The results of the new studies were announced today (June 14) at the annual meeting of the solar physics division of the American Astronomical Society, which is being held this week at New Mexico State University in Las Cruces.
"The solar cycle may be going into a hiatus," Frank Hill, associate director of the National Solar Observatory's Solar Synoptic Network, said in a news briefing today (June 14).
The studies looked at a missing jet stream in the solar interior, fading sunspots on the sun's visible surface, and changes in the corona and near the poles.
"This is highly unusual and unexpected," Hill said. "But the fact that three completely different views of the sun point in the same direction is a powerful indicator that the sunspot cycle may be going into hibernation."
Spots on the sun
Sunspots are temporary patches on the surface of the sun that are caused by intense magnetic activity. These structures sometimes erupt into energetic solar storms that send streams of charged particles into space.
Since powerful charged particles from solar storms can occasionally wreak havoc on Earth's magnetic field by knocking out power grids or disrupting satellites in orbit, a calmer solar cycle could have its advantages.
Astronomers study mysterious sunspots because their number and frequency act as indicators of the sun's activity, which ebbs and flows in an 11-year cycle. Typically, a cycle takes roughly 5.5 years to move from a solar minimum, when there are few sunspots, to the solar maximum, during which sunspot activity is amplified.
Currently, the sun is in the midst of the period designated as Cycle 24 and is ramping up toward the cycle's period of maximum activity. However, the recent findings indicate that the activity in the next 11-year solar cycle, Cycle 25, could be greatly reduced. In fact, some scientists are questioning whether this drop in activity could lead to a second Maunder Minimum, which was a 70-year period from 1645 to 1715 when the sun showed virtually no sunspots. [Video: Rivers of Fire Inflame Sunspots]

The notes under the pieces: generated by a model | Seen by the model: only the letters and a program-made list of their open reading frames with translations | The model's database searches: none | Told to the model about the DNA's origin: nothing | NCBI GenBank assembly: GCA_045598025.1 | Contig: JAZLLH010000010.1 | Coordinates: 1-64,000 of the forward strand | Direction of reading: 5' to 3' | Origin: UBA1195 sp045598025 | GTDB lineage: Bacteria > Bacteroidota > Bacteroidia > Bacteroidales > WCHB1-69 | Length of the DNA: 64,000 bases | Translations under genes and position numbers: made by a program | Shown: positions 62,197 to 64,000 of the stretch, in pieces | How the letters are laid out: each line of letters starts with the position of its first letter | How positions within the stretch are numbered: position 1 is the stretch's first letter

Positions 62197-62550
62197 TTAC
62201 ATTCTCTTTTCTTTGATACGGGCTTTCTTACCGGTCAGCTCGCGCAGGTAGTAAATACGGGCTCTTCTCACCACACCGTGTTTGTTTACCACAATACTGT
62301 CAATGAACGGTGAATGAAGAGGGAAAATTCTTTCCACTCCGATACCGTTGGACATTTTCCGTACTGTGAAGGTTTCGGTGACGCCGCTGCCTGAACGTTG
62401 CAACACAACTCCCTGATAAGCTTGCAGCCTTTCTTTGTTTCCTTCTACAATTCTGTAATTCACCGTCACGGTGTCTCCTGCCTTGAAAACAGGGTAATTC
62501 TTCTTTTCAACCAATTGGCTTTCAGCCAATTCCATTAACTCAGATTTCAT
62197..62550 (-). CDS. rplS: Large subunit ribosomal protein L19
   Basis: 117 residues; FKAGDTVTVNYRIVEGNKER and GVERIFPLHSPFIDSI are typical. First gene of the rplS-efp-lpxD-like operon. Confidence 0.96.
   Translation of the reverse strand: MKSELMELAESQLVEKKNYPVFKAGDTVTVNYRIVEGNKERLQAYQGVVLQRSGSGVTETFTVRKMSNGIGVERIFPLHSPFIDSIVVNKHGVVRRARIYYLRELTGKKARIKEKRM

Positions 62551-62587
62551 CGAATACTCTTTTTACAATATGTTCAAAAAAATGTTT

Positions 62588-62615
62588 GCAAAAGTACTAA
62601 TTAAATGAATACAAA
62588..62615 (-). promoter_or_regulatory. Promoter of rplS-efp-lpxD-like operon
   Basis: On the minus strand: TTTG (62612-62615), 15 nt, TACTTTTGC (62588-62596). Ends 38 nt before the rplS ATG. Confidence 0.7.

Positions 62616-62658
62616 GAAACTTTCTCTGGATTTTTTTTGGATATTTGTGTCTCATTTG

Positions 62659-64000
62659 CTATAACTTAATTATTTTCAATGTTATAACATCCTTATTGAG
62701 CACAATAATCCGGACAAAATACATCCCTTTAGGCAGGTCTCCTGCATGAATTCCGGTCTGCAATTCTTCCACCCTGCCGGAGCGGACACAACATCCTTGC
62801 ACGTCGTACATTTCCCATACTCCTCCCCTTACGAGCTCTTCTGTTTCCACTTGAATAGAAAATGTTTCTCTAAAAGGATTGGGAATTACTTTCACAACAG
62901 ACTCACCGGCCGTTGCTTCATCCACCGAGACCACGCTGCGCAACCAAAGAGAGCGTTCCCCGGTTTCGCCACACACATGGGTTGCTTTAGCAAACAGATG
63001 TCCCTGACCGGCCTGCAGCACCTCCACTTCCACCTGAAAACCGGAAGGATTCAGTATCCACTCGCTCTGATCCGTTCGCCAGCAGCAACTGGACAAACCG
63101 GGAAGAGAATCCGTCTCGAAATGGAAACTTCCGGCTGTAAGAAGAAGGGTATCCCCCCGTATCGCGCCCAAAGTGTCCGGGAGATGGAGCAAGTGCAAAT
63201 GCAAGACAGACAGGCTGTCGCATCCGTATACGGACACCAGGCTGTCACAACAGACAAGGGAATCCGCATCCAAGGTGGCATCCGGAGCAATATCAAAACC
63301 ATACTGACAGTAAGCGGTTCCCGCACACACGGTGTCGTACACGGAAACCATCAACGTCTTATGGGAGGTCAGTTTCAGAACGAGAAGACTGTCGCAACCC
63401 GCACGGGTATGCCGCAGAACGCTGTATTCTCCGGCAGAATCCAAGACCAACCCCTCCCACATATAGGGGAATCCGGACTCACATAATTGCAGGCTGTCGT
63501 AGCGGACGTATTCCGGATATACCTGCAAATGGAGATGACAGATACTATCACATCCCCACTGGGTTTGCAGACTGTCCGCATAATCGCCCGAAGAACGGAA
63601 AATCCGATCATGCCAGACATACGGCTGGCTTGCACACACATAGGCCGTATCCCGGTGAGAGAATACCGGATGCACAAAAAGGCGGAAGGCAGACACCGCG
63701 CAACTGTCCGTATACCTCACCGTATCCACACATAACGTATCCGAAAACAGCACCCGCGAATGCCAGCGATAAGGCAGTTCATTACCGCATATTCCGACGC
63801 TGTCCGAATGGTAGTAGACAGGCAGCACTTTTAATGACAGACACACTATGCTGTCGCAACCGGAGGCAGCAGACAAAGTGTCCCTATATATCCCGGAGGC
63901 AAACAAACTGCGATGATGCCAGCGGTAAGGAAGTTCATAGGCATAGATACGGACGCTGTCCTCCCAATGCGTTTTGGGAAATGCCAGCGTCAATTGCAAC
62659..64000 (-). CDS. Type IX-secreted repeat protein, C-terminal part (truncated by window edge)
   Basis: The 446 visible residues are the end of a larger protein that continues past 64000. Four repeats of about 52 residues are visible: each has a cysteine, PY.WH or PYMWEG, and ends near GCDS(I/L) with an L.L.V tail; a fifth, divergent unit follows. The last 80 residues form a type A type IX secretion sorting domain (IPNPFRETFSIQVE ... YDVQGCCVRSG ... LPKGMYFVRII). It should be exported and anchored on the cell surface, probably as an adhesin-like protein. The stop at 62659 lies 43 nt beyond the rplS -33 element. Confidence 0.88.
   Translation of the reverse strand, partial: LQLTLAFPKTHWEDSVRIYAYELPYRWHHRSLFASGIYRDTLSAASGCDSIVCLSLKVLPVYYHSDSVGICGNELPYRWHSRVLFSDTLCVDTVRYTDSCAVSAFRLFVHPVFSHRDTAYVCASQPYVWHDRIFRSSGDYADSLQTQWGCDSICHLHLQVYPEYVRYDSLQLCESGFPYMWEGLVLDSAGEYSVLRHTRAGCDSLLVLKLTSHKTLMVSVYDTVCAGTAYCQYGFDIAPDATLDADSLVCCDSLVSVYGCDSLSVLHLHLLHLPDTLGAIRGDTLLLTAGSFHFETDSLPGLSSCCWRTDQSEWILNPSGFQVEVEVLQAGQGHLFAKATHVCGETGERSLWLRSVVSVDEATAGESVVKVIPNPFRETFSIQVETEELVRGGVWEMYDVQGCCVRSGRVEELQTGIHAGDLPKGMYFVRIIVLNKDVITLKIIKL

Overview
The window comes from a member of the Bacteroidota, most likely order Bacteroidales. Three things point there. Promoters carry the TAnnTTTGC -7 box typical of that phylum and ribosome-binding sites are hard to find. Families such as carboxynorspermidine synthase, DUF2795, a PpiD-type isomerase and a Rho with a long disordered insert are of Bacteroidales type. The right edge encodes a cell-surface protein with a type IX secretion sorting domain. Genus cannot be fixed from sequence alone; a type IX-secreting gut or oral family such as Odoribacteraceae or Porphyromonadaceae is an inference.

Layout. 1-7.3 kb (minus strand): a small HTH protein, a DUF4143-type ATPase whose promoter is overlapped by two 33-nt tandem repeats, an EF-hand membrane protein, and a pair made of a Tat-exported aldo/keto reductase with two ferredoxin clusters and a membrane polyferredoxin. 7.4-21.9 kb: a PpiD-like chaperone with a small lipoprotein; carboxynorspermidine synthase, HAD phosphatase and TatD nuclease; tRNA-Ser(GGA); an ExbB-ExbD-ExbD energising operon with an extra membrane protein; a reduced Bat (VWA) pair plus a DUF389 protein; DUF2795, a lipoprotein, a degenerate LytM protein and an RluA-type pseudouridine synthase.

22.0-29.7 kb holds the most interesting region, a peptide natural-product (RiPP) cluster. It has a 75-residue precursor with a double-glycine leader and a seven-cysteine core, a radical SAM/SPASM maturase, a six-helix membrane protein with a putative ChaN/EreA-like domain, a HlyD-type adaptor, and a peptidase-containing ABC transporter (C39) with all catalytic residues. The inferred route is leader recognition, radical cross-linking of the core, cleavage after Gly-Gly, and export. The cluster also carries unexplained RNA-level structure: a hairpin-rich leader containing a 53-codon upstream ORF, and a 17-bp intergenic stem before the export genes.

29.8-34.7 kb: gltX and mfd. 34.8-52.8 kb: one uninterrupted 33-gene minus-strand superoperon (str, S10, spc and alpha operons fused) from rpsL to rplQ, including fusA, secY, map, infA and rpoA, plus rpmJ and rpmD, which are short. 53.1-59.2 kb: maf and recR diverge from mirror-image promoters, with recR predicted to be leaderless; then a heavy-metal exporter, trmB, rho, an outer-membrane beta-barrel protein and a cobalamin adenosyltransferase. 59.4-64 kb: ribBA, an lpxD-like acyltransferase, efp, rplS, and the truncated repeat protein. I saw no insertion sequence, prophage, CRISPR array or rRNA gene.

Hill is the lead author of one of the studies that used data from the Global Oscillation Network Group to look at characteristics of the solar interior. (The group includes six observing stations around the world.) The astronomers examined an east-west zonal wind flow inside the sun, called torsional oscillation. The latitude of this jet stream matches the new sunspot formation in each cycle, and models successfully predicted the late onset of the current Cycle 24.
"We expected to see the start of the zonal flow for Cycle 25 by now, but we see no sign of it," Hill said. "The flow for Cycle 25 should have appeared in 2008 or 2009. This leads us to believe that the next cycle will be very much delayed, with a minimum longer than the one we just went through."
Hill estimated that the start of Cycle 25 could be delayed to 2021 or 2022 and will be very weak, if it even happens at all.
The sun's magnetic field
In the second study, researchers tracked a long-term weakening trend in the strength of sunspots, and predict that by the next solar cycle, magnetic fields erupting on the sun will be so weak that few, if any, sunspots will be formed.
With more than 13 years of sunspot data collected at the McMath-Pierce Telescope at Kitt Peak in Arizona, Matt Penn and William Livingston observed that the average magnetic field strength declined significantly during Cycle 23 and now into Cycle 24. Consequently, sunspot temperatures have risen, they observed.
If the trend continues, the sun's magnetic field strength will drop below a certain threshold and sunspots will largely disappear; the field no longer will be strong enough to overcome such convective forces on the solar surface.
In a separate study, Richard Altrock, manager of the Air Force's coronal research program at NSO's facility in New Mexico, examined the sun's corona and observed a slowdown of the magnetic activity's usual "rush to the poles."
"A key thing to understand is that those wonderful, delicate coronal features are actually powerful, robust magnetic structures rooted in the interior of the sun," Altrock said. "Changes we see in the corona reflect changes deep inside the sun."
Altrock sifted through 40 years of observations from NSO's 16-inch (40 centimeters) coronagraphic telescope.
New solar activity typically emerges at a latitude of about 70 degrees at the start of the solar cycle, then moves toward the equator. The new magnetic field simultaneously pushes remnants of the past cycle as far as 85 degrees toward the poles. The current cycle, however, is showing some different behavior.
"Cycle 24 started out late and slow and may not be strong enough to create a rush to the poles, indicating we'll see a very weak solar maximum in 2013, if at all," Altrock said. "If the rush to the poles fails to complete, this creates a tremendous dilemma for the theorists, as it would mean that Cycle 23's magnetic field will not completely disappear from the polar regions. … No one knows what the sun will do in that case."
If the models prove accurate and the trends continue, the implications could be far-reaching.
"If we are right, this could be the last solar maximum we'll see for a few decades," Hill said. "That would affect everything from space exploration to Earth's climate."